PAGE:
Hemochromatosis

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Definition & Facts

Hemochromatosis is a disorder in which extra iron builds up in the body to harmful levels. Without treatment, hemochromatosis can cause iron overload, a buildup of iron that can damage many parts of the body, including your liver, heart, pancreas, endocrine glands, and joints.

Symptoms & Causes

With the buildup of harmful levels of iron, hemochromatosis can cause symptoms including feeling tired or weak, pain in the joints, loss of interest in sex or erectile dysfunction, pain in the abdomen over the liver, and darkening of skin color. Gene mutations cause the most common type of hemochromatosis.

Diagnosis

Doctors diagnose hemochromatosis based on blood tests to check levels of iron and certain proteins in the blood and to check for gene mutations that commonly cause hemochromatosis. In some cases, doctors may also use a liver biopsy to confirm iron overload is present.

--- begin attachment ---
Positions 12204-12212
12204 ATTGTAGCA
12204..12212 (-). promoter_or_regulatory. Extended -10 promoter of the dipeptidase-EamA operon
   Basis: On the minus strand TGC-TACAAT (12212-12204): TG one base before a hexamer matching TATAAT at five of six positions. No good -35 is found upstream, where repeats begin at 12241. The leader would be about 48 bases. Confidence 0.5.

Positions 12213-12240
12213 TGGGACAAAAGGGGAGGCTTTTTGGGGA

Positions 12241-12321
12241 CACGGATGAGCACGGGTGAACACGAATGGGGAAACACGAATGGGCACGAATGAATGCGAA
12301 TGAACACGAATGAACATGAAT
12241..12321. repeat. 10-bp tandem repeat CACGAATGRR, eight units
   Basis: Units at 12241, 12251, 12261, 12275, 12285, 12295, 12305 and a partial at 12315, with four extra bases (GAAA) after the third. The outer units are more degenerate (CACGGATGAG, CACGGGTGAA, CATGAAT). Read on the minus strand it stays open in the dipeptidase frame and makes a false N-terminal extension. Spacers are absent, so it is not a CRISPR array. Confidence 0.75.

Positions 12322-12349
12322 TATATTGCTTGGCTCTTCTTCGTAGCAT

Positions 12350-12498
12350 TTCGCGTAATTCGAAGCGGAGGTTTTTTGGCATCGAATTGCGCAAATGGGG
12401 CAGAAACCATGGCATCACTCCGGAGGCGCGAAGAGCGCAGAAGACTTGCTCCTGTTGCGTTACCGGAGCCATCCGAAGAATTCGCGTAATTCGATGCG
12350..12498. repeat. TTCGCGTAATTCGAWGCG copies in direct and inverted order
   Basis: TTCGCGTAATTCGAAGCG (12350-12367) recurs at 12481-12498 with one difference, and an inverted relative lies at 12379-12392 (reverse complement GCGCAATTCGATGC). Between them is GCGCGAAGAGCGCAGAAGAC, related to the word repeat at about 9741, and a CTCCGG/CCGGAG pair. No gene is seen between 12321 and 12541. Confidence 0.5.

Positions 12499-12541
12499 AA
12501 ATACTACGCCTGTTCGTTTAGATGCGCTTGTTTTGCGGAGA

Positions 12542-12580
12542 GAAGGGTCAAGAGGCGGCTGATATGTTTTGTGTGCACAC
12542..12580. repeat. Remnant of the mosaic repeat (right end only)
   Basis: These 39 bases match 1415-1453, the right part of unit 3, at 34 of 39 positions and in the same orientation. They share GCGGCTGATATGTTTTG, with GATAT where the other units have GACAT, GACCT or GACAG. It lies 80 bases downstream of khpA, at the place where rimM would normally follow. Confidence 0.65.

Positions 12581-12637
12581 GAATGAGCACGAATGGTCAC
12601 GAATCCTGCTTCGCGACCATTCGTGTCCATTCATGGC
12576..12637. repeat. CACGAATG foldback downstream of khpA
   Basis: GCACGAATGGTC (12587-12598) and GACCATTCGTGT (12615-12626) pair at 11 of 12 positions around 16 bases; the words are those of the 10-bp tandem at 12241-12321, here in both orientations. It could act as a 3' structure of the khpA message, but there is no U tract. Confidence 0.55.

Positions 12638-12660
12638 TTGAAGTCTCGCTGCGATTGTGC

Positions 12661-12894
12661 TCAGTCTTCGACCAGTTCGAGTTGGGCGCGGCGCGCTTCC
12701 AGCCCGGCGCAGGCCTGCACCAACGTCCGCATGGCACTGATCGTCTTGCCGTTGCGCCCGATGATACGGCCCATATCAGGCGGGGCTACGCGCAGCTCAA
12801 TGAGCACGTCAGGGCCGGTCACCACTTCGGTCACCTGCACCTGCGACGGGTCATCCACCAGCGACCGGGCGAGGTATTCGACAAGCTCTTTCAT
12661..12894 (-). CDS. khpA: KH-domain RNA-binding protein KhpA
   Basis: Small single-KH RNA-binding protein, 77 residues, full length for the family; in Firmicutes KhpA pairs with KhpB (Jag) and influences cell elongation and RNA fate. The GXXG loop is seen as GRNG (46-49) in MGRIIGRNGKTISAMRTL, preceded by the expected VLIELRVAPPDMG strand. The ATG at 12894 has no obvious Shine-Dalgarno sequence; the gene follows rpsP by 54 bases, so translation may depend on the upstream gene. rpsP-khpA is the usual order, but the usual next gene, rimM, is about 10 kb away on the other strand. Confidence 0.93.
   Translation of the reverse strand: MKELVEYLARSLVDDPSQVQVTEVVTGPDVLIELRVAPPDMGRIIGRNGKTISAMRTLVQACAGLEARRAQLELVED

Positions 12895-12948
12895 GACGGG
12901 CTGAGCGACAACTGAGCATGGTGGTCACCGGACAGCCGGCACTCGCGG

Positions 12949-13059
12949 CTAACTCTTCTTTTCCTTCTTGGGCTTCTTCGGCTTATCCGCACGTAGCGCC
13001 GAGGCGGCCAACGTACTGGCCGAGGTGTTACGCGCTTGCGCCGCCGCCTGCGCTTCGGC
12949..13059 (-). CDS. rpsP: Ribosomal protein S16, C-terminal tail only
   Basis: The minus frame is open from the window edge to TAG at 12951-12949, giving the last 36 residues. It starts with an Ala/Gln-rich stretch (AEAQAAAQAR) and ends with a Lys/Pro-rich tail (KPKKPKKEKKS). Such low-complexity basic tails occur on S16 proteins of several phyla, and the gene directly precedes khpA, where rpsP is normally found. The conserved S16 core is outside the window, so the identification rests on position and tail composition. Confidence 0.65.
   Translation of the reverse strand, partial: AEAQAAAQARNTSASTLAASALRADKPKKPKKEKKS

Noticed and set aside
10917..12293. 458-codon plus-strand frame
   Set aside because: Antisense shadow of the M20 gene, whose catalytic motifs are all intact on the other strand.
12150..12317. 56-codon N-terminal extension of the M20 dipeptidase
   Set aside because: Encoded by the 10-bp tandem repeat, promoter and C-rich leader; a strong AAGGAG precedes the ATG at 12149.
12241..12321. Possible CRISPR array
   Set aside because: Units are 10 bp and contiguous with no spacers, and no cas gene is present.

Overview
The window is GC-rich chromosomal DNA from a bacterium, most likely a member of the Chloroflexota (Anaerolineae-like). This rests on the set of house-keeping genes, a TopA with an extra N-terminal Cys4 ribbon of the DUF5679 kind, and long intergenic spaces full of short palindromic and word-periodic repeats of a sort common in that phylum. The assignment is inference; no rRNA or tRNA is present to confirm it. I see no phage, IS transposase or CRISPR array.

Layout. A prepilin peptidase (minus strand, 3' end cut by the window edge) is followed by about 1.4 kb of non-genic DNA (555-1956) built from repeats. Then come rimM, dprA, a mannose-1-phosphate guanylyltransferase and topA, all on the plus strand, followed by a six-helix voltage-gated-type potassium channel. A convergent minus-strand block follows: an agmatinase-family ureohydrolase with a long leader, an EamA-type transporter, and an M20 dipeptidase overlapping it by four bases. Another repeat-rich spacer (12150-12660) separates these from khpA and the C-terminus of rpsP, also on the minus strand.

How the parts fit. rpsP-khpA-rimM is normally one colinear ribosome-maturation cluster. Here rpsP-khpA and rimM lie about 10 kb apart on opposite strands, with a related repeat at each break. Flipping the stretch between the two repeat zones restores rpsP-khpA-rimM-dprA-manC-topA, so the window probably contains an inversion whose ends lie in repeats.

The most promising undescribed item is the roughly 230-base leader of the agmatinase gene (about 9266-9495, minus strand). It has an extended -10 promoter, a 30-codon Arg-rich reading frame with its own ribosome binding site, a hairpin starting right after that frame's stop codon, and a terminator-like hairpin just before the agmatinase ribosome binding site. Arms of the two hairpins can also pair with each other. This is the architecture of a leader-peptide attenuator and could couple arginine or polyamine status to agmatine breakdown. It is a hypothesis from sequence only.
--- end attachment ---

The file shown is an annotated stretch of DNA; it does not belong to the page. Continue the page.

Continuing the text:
Treatment

Treatment of hemochromatosis can improve symptoms and prevent complications. In most cases, doctors treat hemochromatosis with phlebotomy, or drawing about a pint of blood at a time, on a regular schedule. This is the most direct and safe way to lower body stores of iron.

Eating, Diet, & Nutrition

If you have hemochromatosis, you should eat a healthy, well-balanced diet. Your doctor may recommend avoiding raw shellfish, avoiding iron and vitamin C supplements, and limiting alcohol. If you have cirrhosis, you should completely stop drinking alcohol.

Clinical Trials

The National Institute of Diabetes and Digestive and Kidney Diseases (NIDDK) and other components of the National Institutes of Health (NIH) conduct and support research into many diseases and conditions.

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Related Research

This content is provided as a service of the National Institute of Diabetes and Digestive and Kidney Diseases (NIDDK), part of the National Institutes of Health. The NIDDK translates and disseminates research findings to increase knowledge and understanding about health and disease among patients, health professionals, and the public. Content produced by the NIDDK is carefully reviewed by NIDDK scientists and other experts.

The NIDDK would like to thank:
Adrian M. Di Bisceglie, M.D., Saint Louis University School of Medicine